The students -- all classical music majors at the same university in the capital -- took protein powder and drank a large amount of juice on the day of their physical examination, the Military Manpower Administration said.
"The classmates shared tips on how to gain weight on an online chatroom," it said, adding they drank an especially large amount of juice containing aloe vera pulp -- considered to stay in the body longer than other food.
Nearly every able-bodied South Korean man is required to enrol by age 28 in the military, for a minimum of 21 months.
Those deemed too overweight or underweight, or diagnosed with certain diseases or disabilities, are exempted and usually assigned to positions in places like courts or public libraries.
The 12 wily students were judged too overweight for conscription and were ordered to work for government services instead.
Two have already finished their public service, while four are currently doing it and six are waiting to be assigned to positions at state offices.
The military said it had used "digital forensic technology" to uncover the ruse, suggesting it may have seen messages from the chatroom used by the students.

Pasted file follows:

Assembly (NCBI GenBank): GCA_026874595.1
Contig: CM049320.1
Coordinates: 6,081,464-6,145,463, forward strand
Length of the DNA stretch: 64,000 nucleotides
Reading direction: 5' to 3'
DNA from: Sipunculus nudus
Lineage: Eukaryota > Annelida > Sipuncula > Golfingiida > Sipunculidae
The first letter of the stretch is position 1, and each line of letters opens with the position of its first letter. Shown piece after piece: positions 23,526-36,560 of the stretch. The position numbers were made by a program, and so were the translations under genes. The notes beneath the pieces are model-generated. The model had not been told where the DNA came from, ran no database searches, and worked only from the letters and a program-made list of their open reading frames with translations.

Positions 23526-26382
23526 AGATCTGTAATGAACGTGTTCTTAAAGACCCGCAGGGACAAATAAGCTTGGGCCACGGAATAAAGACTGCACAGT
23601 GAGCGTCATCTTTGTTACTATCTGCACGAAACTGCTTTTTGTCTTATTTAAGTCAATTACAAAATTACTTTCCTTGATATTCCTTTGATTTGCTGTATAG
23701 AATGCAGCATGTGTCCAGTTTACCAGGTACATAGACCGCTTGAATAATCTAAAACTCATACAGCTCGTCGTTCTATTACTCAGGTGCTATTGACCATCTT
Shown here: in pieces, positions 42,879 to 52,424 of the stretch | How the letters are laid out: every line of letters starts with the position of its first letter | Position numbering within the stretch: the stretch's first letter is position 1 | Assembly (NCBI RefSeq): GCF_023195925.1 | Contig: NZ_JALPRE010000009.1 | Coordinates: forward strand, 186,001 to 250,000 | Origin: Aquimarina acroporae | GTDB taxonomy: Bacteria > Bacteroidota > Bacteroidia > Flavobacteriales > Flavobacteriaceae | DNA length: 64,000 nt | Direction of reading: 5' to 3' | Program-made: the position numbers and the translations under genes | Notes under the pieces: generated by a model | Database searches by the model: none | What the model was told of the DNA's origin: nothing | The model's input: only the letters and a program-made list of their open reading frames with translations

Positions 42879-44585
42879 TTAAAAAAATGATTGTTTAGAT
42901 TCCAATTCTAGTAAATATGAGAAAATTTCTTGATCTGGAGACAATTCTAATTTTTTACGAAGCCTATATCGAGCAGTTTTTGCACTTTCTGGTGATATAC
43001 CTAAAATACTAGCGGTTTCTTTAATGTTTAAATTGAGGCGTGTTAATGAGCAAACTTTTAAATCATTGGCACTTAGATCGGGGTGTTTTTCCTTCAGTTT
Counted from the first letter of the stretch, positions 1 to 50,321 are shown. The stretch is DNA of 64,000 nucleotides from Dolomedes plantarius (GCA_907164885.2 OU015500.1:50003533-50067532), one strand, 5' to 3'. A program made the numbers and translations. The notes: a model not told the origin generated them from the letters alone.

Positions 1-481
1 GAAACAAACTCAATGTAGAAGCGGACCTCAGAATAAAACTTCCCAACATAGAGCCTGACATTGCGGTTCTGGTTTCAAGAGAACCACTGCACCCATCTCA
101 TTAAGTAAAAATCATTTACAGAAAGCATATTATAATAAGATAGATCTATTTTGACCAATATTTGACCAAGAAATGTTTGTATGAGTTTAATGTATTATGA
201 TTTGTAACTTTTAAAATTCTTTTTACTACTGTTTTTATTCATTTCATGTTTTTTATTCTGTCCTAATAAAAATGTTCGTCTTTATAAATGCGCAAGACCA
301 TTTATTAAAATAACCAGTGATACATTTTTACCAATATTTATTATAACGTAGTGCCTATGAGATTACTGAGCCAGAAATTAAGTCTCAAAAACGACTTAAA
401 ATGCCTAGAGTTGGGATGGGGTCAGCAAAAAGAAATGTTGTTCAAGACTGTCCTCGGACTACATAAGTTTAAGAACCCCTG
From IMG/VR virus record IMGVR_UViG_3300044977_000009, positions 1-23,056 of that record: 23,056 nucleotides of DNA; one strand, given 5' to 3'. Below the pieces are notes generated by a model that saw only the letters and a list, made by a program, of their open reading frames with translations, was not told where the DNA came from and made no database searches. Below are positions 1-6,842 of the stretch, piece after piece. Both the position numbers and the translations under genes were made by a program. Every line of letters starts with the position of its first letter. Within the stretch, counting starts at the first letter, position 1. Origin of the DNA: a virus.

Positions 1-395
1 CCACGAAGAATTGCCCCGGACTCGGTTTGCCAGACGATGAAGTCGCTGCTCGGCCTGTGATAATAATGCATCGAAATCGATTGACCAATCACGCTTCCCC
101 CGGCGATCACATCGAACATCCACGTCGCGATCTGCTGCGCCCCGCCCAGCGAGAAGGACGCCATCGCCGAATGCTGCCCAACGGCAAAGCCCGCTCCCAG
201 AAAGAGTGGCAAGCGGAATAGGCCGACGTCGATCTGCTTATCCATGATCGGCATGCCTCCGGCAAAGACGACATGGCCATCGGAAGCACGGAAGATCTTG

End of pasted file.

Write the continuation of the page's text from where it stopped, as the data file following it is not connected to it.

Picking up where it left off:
Officials have sent the case to prosecutors who will decide whether to charge the group.
If the students are later found guilty, they will have to undergo the physical examination again -- and may have to serve their time in the military after all, the army warned.
Attempts to dodge conscription are not uncommon, with efforts including deliberately dislocating arms or shoulders.
Celebrities are not exempted, although the government rewards Asian Games gold medals and Olympic medals of any colour with an exemption.
Tottenham Hotspur star footballer Son Heung-min recently avoided being called for military service by leading South Korea to a gold medal in the recent Asian Games in Jakarta.